klapaucius: "please explain this comment everyone is rushing to make"

It's a comic book reference: Doctor Doom's nemesis is Reed "Mister Fantastic" Richards of the Fantastic Four.
posted by zarq at 9:38 AM on April 20, 2011


My biggest problem with metal has always been the vocals. Don't like screechers or cookie monsters. This stuff I can hang with though! Thanks!
posted by ericthegardener at 9:40 AM on April 20, 2011


For non-metalheads, what makes this genre distinctive? What is the name of this genre which is on the rise? It sounds like Black Sabbath with better skills, but I'm afraid I'm too lazy to read through 6 pages of critgasm to get the fundamentals.
posted by anigbrowl at 9:44 AM on April 20, 2011


obligatory
posted by DaddyNewt at 10:01 AM on April 20, 2011



For non-metalheads, what makes this genre distinctive? What is the name of this genre which is on the rise? It sounds like Black Sabbath with better skills, but I'm afraid I'm too lazy to read through 6 pages of critgasm to get the fundamentals.




Doom metal is an extreme form of heavy metal music that typically uses slower tempos, low-tuned guitars and a much "thicker" or "heavier" sound than other metal genres. Both the music and the lyrics intend to evoke a sense of despair, dread, and impending doom. The genre is strongly influenced by the early work of Black Sabbath who formed a prototype for doom metal with songs such as "Black Sabbath" and "Into the Void". During the first half of the 1980s a number of bands from England (Pagan Altar, Witchfinder General), the United States (Pentagram, Saint Vitus, Trouble) and Sweden (Candlemass, Count Raven) defined doom metal as a distinct genre.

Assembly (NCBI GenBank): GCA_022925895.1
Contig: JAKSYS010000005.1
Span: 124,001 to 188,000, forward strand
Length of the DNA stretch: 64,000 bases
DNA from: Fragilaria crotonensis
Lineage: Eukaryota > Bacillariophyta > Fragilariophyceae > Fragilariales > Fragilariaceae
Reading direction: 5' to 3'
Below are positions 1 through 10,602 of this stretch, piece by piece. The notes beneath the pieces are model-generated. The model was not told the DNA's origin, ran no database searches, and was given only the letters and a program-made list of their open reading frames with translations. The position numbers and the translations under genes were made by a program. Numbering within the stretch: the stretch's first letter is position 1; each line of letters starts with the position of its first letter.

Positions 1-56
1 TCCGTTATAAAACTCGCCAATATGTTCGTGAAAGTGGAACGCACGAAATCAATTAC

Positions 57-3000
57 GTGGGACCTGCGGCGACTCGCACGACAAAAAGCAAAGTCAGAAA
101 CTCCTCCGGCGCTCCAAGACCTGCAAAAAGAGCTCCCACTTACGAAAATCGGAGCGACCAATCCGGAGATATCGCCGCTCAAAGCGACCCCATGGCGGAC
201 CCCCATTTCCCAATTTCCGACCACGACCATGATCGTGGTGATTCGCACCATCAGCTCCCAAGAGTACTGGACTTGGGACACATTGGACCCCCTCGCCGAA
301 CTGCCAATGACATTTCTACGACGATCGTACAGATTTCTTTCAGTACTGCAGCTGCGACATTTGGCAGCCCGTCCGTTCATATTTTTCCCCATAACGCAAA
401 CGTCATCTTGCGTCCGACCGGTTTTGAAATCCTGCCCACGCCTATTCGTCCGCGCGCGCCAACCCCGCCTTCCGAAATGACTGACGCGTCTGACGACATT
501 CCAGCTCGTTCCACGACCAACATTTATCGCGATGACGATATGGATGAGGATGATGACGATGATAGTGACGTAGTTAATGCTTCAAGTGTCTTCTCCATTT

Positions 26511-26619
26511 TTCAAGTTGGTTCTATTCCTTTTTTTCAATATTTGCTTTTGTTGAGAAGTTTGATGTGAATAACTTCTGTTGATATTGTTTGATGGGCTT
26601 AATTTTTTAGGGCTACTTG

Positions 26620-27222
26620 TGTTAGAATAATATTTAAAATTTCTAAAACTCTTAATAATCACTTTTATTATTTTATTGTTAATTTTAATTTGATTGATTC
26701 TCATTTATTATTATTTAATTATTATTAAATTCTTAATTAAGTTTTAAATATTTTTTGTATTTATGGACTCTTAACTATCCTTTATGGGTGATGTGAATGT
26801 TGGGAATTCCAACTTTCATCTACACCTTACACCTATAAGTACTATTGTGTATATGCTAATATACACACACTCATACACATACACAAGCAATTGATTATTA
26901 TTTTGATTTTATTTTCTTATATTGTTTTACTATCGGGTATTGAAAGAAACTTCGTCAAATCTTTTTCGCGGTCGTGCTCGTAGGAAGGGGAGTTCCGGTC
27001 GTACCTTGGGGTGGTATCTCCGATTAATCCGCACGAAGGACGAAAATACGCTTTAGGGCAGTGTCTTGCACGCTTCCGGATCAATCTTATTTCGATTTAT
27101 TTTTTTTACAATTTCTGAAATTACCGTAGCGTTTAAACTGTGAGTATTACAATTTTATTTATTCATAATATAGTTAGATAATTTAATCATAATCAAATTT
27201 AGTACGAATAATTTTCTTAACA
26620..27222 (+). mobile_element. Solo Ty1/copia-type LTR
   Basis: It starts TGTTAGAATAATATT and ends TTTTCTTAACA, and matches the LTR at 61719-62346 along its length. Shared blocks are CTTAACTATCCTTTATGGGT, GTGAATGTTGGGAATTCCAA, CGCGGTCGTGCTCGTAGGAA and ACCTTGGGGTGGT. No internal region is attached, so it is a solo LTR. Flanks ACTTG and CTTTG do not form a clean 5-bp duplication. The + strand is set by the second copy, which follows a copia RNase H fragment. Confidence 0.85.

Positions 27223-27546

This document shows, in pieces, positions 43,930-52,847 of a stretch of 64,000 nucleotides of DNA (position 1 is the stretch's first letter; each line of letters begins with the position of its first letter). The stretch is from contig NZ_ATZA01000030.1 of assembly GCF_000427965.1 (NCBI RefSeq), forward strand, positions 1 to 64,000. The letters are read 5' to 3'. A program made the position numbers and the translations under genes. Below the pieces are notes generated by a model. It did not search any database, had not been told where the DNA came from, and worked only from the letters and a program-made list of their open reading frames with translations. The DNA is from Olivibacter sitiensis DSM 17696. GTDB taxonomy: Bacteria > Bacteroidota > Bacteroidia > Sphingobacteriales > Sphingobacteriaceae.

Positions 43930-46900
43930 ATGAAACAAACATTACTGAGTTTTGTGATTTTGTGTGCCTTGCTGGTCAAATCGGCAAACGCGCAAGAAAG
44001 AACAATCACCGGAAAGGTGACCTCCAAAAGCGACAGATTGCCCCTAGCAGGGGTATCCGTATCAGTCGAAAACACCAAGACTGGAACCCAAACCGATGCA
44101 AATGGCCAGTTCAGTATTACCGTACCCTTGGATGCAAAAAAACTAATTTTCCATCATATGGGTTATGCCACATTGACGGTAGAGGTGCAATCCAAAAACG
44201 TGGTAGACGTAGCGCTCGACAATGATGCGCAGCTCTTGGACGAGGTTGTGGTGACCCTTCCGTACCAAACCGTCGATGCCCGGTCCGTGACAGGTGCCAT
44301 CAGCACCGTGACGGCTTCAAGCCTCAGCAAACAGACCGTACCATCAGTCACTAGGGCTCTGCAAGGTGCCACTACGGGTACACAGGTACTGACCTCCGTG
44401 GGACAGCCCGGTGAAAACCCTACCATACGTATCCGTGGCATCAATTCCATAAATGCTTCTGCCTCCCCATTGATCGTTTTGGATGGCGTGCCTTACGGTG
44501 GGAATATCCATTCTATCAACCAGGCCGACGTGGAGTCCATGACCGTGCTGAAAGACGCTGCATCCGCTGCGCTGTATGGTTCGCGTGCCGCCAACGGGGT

posted by black8 at 10:03 AM on April 20, 2011 [1 favorite]


Oh nice. I'd bought the 2001 album mentioned in the profile and I ended up seeing them play almost a decade later. I have no idea how Liebling is supposed to make it big though, as the genre doesn't seem to attract too many people.

The name of the genre is doom metal and it's mostly based on Black Sabbath (s/t, Hand of Doom), though some bands go for "operatic" vocals, others put emphasis on rock and others try to go extra heavy or extra slow. Oh, and if a band is from the UK their chances of being good are greater. At least a couple of musicians have blamed it on the nondescript towns where they grew up.
posted by ersatz at 10:09 AM on April 20, 2011


As I was slower to answer, I think I win this particular thread.

Well, 'win'.
posted by ersatz at 10:10 AM on April 20, 2011


Now, with the genre he spawned on the rise

citation?
posted by ReWayne at 10:16 AM on April 20, 2011


citation: google ngram